For the third installment of Bike Time I've chosen another shelby.
Most bike restorers or aficionados are going to wonder -
why the hell would you put this bastard of a bike up here.
Well, its a fun bike to ride! And its almost 75 years old!
After the move down to San Diego,
I realized there was a movement towards the old 70's modification - hi-rise bars.
Not those lame new style super high bars that have the rearwards bend to them,
or BMX bars with the crossbar,
but the medium bars used on stingrays and schwinn exercycles.
We have come to call this "Dago-Style" and it is a phenomenon not of hipsters,
but the needs of actual bike riders.
Around here you will see sleeping bags tied in the bars,
recyclers with multiple trash bags hanging from the bars,
burnouts with hi-rise bars on there old 70's ten-speeds,
small children and girls sitting in the bars...
a real work bike.
Not only the great throw-back looks and useful - it's friggin comfortable!
Who needs to be hunched over to beat the wind.
Where are you going on a cruiser that you are in a rush all of a sudden?
I'll admit to riding on those crazy critical mass rides we have down here.
How can you not when there's 500+ people riding bikes down the 163 freeway at 9pm!
I can confidently attest that me and Luke were the only ones riding Dago-style cruisers,
but this will catch on once people realize you don't need to be uncomfortable.
Anyway this is the reason 2 shelby's have been posted on here back to back.
This is art, structural art.
This is a 1935-7 frame!
Who does this?
Shelby manufactured the tubing for lots of prewar bike companies,
and they ended up making some of the most bitchin bikes out there.
Someone handmade this frame.
The metal wishbone with the tapered tubes is unlike any bike.
This design helped me realize that structural metal could be formed in so many ways.
Search shelby airflow and hiawatha for some really crazy tanks they used.
(That reflector sucks but it's needed riding at night or I'll get pulled over!)
This restored Messenger seat still has chromed steel guards.
(the cool stamping from Bob Usazi was a second)
Really needs some more cushion though its a rock.
Its been left out in the rain and generally abused,
so random stickers cover any significant scratches.
Gotta love the rattlecan.
The reason I think this is a 1935 or 36 frame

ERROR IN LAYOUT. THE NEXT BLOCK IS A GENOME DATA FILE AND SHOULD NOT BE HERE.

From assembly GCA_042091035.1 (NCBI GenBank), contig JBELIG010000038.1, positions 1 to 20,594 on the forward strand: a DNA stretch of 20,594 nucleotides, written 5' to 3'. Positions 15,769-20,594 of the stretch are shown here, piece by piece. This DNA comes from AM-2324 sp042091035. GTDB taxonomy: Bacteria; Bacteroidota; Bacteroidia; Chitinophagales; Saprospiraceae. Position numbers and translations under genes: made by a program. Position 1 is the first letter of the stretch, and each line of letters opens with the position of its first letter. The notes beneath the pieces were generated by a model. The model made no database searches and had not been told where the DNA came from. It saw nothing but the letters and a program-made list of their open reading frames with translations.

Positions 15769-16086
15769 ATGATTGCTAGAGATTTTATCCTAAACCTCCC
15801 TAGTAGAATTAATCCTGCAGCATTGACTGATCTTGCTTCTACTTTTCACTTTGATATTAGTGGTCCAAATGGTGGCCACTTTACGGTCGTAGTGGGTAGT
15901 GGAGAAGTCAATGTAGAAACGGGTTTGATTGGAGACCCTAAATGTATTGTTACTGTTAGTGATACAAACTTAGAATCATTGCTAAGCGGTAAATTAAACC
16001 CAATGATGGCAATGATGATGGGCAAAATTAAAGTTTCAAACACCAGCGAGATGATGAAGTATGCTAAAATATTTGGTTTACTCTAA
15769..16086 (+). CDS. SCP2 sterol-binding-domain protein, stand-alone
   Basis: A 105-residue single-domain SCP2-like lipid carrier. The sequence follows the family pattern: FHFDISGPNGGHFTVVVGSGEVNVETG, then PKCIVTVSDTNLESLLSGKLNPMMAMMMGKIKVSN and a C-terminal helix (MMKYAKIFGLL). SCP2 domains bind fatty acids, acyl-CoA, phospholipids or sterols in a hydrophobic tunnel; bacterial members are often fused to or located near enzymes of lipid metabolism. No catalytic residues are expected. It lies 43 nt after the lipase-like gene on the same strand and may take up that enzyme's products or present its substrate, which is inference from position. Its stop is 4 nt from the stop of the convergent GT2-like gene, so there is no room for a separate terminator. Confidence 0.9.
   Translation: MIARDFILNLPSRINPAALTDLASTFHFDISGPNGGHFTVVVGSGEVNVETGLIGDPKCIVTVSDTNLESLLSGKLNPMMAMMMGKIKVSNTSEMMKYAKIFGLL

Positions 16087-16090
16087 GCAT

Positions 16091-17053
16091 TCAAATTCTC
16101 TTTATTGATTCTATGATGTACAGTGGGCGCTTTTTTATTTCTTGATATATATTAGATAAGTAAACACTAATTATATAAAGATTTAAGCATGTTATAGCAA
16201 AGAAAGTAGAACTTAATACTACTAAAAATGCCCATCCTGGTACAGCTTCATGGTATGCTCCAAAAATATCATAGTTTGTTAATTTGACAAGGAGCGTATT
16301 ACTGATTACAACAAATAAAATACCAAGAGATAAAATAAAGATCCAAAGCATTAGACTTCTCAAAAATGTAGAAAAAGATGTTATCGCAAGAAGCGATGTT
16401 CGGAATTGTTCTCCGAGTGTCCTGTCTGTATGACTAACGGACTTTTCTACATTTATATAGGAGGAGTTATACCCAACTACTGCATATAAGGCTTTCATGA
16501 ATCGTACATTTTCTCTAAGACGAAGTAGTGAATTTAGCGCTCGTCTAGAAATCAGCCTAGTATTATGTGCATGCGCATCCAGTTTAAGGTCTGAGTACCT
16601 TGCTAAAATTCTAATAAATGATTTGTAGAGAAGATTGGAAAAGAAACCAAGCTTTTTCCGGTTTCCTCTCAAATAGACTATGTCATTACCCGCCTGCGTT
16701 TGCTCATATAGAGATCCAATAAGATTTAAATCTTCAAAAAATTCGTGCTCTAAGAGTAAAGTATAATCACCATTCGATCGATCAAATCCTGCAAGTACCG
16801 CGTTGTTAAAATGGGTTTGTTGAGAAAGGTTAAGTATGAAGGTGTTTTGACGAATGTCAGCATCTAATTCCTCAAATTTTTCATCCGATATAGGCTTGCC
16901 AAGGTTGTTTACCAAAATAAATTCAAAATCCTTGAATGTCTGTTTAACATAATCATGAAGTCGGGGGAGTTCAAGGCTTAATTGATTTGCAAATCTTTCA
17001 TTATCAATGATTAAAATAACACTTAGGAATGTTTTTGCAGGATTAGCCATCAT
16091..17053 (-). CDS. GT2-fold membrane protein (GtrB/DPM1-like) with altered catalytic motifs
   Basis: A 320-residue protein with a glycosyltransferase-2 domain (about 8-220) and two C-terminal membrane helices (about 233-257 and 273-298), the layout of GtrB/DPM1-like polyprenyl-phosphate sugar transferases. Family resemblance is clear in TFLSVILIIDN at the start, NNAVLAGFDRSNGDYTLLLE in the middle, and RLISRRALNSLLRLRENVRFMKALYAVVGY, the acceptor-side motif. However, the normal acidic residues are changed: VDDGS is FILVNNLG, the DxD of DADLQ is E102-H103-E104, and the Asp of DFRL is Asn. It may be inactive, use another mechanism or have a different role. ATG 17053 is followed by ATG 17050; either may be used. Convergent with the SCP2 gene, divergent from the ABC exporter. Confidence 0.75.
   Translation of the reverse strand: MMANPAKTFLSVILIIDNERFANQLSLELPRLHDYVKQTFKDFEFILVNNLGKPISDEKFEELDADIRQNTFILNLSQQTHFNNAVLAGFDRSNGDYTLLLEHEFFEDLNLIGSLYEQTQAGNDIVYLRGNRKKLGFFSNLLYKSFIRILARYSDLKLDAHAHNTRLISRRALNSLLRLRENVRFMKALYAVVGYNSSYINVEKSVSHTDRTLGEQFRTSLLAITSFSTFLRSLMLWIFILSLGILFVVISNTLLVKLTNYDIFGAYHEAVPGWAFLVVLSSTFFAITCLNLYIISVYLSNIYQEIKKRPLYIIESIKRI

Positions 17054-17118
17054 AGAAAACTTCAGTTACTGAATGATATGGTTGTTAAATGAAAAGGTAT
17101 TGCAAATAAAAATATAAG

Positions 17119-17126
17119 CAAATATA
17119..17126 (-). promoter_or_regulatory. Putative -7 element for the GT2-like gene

is that the space between the top bars is a little too tight for a peanut tank.
For that reason I threw the earlier square top forks on there,
however check out these beauties.
These are called truss rods and these are the best out there, ever. period.
Not tube like schwinn used, but solid rod.
I scraped my face pretty bad jumping with a broken fork,
so I dig these things for their use as well.
Every curb-hopper should have them.
These are the later 37+ style as the earlier ones were straight,
and had a little bracket holding them, not as deco.
Also check out those fork bearing cups.
They're flush with the head tube, pretty trick.
Still need to put a badge on there, whoops!
rear entry with an axle positioner/chain tensioner kinda deal.
It was common for the nuts to squash the slot too wide.
These hangers were really smashed up so almost 3/16" was added to each side.
Actually the story is alot longer than this...
Almost 15 years ago I replaced the bottom of one of those hangers,
but I never checked the alignment so the wheel was crooked!
For some reason I painted it anyway and there it sat.
The fix ended up being really simple,
as that 3/16" was added to the top of one side and the bottom of the other.
still has the skip-tooth chain which is common prewar stuff.
And also the little oil cap right there in the center,
so oil sprays all over your pants when haulin ass down hills! Cool!
(the front wheel is an old aluminum rim we found at the scrapper,
making it an almost clunker style cruiser like the old mountain bikes)
The bubble front ring gear, dog-leg crank and chainguard are all shelby items.
Those decent Torrington #10 pedals really should be on a more complete bike.
Good old chinese repops of the Goodyear tread, whats better!
This frame sat bare for years until right before last years Santa Barbara cruiser run.
Just days before I dug out the parts it needed to do the 30 mile or so ride.
Good times even though a friend that went with us was thrown in the slammer - jailbird jeff!
So a good hint to a '35-early '38 frame in almost any brand is the downtube.
Almost always they are straight,
and during '38+ most companies had curved downtubes, like typical cruisers.
I've always liked the BMX look of the earlier style.
if a picture is worth a thousand words,
than here's 13000 words on what looks like such a simple bike.
Too much coffee!
Like the Rauler it's fun to have an old bike brought back from the grave
that can be really ridden without concern.
Try it, you'll like it!